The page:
• April 6, 2019: Wisconsin International Law Journal Workshop. By invitation only. Details TBA. (GLS/EALSC)

  • April 10, 2019: Wednesday Workshop with Professor Keith Findley. At noon in Room 5215. Open to faculty and academic staff who have read the paper. A discussion paper will be made available, and lunch will be provided. Title TBA. (Dean's Office)

  • April 11, 2019: 4:00-5:00pm, reception to follow. Annual J. Jobe and Marguerite Jacqmin Soffa Lecture: Brigitte Baptiste. More Details TBA. Pyle Center Alumni Lounge. Sponsored by Global Legal Studies, The International Divison, and Human Rights Program. (HRP)

  • April 12, 2019: "Hidden Politics: Interest Group Influence during U.S. Regulatory Policymaking," Compliance Initiative Series Speaker Professor Susan Yackee. Hosted by Professor Jason Yackee. At noon in Room 3260. Lunch will be provided and a paper will be made available. (ILS)

  • April 15, 2019: UW Law Professor Emeritus David Trubek. 12pm-1pm in Lubar Commons (Room 7200). Lunch will be provided on a first-come, first-served basis. Title TBA. Sponsored by GLS and EALSC. (GLS/EALSC)

    Paper: "Building the Corporate Law Complex in Brazil, India and China: Diffusion, Variation, Exceptionalism"

    Abstract: During the 1990s Brazil India and China underwent major changes in economic policy and structure. All opened their markets, sought foreign investment, and privatized some state owned enterprises. New laws were written and foreign companies entered the market creating demand for new kinds of legal skills. To meet it, a new corporate law complex or “ecology’ emerged. It included numerous large domestic law firms and some foreign offices, the GC offices of foreign and domestic companies, and sources for trained labor.  The paper traces the history of this complex in two periods: 1990-2000 when elite domestic firms were the dominant actors and 2000-2015 when GC’s began to take the leadership role. In the initial period  large general purpose law firms catering to most of a company’s legal needs were created. They looked like, and were designed to look like, US law firms of the Cravath era. Adoption of the Cravath model met functional and symbolic needs of the time. Firms thus organized could offer comprehensive services for companies whose in-house offices were weak, build a workforce internally, and look like the global standard for corporate legal services. While bearing a strong resemblance to the Cravath era in the US , these complexes differed somewhat from the original model and there were significant variations among the three countries.  The sector began to change in the second period when the “in-house revolution’ began to penetrate these markets. Under pressure from newly empowered GCs, large domestic firms began to abandon some Cravath era tenets: they hired laterally, became more specialized, and moved away from lock-step compensation. Also, specialized boutique firms were created and vied for business in an ever more competitive market.  As time went on, China increasingly differentiated itself from the others, building a larger, more varied, and more internationally connected corporate law complex. At least four types of firms were created to serve corporations in China, some having as many as 3000 lawyers. Chinese firms were better able to use the talents of foreign lawyers and affiliate with international law firms while Chinese law schools were more internationalized and offered better training for corporate practice. The paper suggests that Chinese exceptionalism can be explained by the decisions within the Chinese state to make a global corporate law complex a goal; by state interest in internationalization of universities; and by governmentability to influence the rules governing professional organization and conduct. While this gives China advantages, they could be offset by intrusion of the Communist Party into law firm governance.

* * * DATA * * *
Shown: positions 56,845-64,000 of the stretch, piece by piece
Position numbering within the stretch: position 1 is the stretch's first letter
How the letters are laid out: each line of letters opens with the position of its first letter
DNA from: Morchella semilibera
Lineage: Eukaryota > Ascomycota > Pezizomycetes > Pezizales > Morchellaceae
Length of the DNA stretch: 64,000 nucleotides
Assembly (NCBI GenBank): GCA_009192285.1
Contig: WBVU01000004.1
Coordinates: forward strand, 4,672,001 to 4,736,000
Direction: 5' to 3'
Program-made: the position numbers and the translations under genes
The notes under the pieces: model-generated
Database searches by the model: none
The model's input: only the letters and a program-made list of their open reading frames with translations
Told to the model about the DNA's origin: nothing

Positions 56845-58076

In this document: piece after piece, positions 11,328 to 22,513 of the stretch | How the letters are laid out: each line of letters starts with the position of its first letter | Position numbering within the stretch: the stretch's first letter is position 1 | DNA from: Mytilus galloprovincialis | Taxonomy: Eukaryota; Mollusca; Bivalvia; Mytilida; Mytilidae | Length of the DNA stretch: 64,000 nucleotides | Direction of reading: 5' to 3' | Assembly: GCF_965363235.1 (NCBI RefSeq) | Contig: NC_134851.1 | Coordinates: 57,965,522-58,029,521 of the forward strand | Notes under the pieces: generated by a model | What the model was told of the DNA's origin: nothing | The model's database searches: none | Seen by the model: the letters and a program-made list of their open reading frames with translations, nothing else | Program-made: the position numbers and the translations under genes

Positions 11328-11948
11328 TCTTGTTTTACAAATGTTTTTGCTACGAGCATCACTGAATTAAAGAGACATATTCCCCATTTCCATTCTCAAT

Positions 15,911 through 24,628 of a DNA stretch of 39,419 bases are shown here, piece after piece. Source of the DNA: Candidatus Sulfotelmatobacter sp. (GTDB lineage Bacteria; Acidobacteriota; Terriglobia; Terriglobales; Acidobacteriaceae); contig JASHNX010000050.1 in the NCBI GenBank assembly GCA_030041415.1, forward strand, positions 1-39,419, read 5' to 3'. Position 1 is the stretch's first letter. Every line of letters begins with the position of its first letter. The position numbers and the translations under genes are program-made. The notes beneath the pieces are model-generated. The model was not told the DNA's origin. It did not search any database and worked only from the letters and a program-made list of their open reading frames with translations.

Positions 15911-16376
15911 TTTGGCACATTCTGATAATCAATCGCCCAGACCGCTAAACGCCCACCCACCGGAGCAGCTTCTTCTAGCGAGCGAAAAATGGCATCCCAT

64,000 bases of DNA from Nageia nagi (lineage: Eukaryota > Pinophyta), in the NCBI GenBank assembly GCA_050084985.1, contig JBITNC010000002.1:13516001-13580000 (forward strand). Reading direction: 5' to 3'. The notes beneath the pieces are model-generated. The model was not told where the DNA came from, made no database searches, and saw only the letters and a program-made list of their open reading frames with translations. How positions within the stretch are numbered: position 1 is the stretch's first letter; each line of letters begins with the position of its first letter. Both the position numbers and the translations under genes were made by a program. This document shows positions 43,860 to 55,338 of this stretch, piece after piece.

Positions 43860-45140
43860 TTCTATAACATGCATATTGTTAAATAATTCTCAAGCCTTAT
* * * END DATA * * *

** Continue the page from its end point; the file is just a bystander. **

• April 17, 2019: China's Rise and the End of Embedded Neo-Liberalism (title tentative) Roundtable on international economic law with Professor Emeritus David M. Trubek. 12pm-1pm. Room 2260. Sponsored by GLS and EALSC. (GLS/EALSC)

  • April 17, 2019: "Silicon Valley's Speech," Faculty Exchange Speaker Professor Alan Rozenshtein, University of Minnesota Law School. Hosted by Professor BJ Ard. At noon in Lubar Commons. A discussion paper will be made available, and lunch will be provided. Read the abstract(Dean's Office)

  • April 24, 2019: "Democracy All the Way Down (or the Missing Law of Mass Membership Organizations," Law & Society Series Speaker Professor Kate Andrias, University of Michigan Law School. Hosted by Professor Rob Yablon. At noon in Lubar Commons. A discussion paper will be made available, and lunch will be provided. (ILS)

May

  • May 1, 2019: Wednesday Workshop with Professor Miriam Seifter. At noon in Lubar Commons. Open to faculty and academic staff who have read the paper. A discussion paper will be made available, and lunch will be provided. Title TBA. (Dean's Office)

June

Past Events

Lock Icon